Electric buses to make up half of the world's fleet by 2025, study predicts

'China will lead this market, due to strong domestic support and aggressive city-level targets,' wrote Aleksandra O’Donovan, an analyst for BNEF and author of the study

Mark Chediak
Friday 02 February 2018 10:37
Comments
The total number of electric buses in service is forecast to more than triple, from 386,000 last year to about 1.2 million in 2025
The total number of electric buses in service is forecast to more than triple, from 386,000 last year to about 1.2 million in 2025

Nearly half of the municipal buses on the road worldwide will be electric within seven years, with China expected to dominate the global market as it aims to cut urban pollution and support domestic manufacturers.

The total number of electric buses in service is forecast to more than triple, from 386,000 last year to about 1.2 million in 2025, equal to about 47 per cent of the worldwide city bus fleet, according to a report from Bloomberg New Energy Finance (BNEF).

China will lead this market, due to strong domestic support and aggressive city-level targets,” wrote Aleksandra O’Donovan, an analyst for BNEF and author of the study. By 2025, the report said, the country will account for 99 per cent of the world’s battery-powered buses.

Electric buses remain more expensive up front than those fuelled by diesel or compressed natural gas, but BNEF found that battery-powered buses can already offer a lower total cost of ownership when fuel and maintenance expenses are considered. Projected declines in battery prices will make the upfront costs of some electric models competitive with a diesel version by 2026, according to the study.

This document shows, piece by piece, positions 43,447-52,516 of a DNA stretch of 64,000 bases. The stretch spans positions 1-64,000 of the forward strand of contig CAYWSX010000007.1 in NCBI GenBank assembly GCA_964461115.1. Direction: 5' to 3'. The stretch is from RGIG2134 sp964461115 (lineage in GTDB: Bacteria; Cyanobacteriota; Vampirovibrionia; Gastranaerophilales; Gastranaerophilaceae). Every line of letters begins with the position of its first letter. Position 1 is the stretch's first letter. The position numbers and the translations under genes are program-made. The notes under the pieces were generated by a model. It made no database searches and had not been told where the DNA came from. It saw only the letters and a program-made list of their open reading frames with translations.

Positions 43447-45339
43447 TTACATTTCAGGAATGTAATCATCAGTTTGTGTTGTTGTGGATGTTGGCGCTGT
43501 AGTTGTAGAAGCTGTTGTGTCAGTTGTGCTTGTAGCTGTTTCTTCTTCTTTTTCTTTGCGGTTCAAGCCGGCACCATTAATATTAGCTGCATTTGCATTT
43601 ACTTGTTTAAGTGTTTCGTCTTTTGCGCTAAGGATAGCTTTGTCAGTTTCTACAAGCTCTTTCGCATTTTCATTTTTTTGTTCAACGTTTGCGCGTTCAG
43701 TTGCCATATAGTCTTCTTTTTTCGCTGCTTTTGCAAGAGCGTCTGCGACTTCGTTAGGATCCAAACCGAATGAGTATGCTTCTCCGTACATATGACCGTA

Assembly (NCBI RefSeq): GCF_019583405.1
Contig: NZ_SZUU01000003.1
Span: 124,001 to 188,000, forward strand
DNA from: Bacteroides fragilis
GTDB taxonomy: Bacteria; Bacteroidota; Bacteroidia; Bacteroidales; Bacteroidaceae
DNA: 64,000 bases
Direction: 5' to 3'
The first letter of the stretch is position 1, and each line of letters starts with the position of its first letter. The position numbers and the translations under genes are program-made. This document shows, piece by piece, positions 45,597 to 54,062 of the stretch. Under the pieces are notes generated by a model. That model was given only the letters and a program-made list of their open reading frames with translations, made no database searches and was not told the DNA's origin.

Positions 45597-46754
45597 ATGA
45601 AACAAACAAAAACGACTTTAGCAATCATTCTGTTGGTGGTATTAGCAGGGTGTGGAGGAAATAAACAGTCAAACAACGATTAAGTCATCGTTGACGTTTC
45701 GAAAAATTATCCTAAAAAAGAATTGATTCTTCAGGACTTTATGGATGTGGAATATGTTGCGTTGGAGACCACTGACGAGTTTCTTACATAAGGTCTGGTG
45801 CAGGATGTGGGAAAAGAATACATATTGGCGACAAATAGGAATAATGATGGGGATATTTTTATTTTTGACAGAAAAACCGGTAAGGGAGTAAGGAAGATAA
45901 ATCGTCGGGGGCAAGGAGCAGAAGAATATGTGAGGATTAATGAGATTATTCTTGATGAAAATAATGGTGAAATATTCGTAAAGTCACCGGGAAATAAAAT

Public buses are a key part of the urban transit infrastructure, and the fact that they serve routine, fixed routes makes them ideal for electrification. Cities across the globe increasingly see electric buses as a way to reduce local air pollution, and such municipalities as Paris and Amsterdam have set goals to switch to zero-emission buses in the coming years.

Earlier this week, mayors of some of California's largest cities, including Los Angeles and San Jose, urged the state's environmental regulator to introduce incentives and requirements to spur a shift toward electric buses from ones that use diesel or natural gas.

China has set the most aggressive clean energy bus deployment targets. Warren Buffett-backed BYD, China's largest seller of electric vehicles, is well positioned to take advantage of this government push. Last year in China, BYD sold 100,183 new-energy vehicles – a category that incudes full electric and hybrids, and the company’s buses now operate in 200 cities around the globe.

Bloomberg

Register for free to continue reading

Registration is a free and easy way to support our truly independent journalism

By registering, you will also enjoy limited access to Premium articles, exclusive newsletters, commenting, and virtual events with our leading journalists

Please enter a valid email
Please enter a valid email
Must be at least 6 characters, include an upper and lower case character and a number
Must be at least 6 characters, include an upper and lower case character and a number
Must be at least 6 characters, include an upper and lower case character and a number
Please enter your first name
Special characters aren’t allowed
Please enter a name between 1 and 40 characters
Please enter your last name
Special characters aren’t allowed
Please enter a name between 1 and 40 characters
You must be over 18 years old to register
You must be over 18 years old to register
Opt-out-policy
You can opt-out at any time by signing in to your account to manage your preferences. Each email has a link to unsubscribe.

Already have an account? sign in

By clicking ‘Register’ you confirm that your data has been entered correctly and you have read and agree to our Terms of use, Cookie policy and Privacy notice.

This site is protected by reCAPTCHA and the Google Privacy policy and Terms of service apply.

Join our new commenting forum

Join thought-provoking conversations, follow other Independent readers and see their replies

Comments

Thank you for registering

Please refresh the page or navigate to another page on the site to be automatically logged in